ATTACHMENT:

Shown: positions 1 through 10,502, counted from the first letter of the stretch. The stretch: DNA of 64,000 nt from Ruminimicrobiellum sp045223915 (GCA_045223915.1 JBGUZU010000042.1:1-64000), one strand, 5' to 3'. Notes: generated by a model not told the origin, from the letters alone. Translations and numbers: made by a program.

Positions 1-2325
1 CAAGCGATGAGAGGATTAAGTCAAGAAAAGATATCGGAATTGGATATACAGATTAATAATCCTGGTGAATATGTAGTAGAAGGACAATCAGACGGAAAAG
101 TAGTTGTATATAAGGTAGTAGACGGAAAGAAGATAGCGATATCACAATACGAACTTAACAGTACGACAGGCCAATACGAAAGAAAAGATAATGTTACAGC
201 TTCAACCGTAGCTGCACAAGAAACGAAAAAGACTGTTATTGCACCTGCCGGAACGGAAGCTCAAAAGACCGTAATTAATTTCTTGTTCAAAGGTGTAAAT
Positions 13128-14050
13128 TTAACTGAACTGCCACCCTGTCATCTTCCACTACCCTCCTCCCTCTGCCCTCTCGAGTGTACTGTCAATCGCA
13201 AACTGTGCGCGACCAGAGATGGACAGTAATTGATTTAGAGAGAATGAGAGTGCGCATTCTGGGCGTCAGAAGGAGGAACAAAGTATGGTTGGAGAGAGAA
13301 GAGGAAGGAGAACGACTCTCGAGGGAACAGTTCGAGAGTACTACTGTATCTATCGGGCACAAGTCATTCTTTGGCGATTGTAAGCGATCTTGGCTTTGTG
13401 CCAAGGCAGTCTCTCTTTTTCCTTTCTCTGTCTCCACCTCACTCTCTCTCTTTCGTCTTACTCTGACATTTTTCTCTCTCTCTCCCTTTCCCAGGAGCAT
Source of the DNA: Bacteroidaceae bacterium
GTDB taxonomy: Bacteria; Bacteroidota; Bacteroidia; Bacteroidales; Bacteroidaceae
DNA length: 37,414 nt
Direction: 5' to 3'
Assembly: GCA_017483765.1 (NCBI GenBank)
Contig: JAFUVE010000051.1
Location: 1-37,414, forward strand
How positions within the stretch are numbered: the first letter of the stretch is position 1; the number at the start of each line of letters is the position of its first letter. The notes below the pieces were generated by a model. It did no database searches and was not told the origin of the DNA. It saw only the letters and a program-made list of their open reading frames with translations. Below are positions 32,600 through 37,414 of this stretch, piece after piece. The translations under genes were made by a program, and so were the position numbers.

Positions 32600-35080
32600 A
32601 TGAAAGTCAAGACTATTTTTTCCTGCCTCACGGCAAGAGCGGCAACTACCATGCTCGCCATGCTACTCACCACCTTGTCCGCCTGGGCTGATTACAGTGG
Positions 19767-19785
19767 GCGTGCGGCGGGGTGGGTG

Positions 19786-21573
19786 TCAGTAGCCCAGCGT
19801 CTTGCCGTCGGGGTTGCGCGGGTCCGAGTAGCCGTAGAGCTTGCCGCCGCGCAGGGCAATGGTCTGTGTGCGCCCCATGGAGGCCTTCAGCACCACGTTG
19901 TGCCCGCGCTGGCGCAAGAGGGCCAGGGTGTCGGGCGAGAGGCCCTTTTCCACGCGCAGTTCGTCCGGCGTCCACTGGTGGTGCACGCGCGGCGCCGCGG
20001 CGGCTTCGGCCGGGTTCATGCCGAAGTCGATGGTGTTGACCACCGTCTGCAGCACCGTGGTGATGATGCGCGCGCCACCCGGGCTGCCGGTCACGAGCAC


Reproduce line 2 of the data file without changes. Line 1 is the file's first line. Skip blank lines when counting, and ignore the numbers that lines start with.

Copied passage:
Positions 1-2325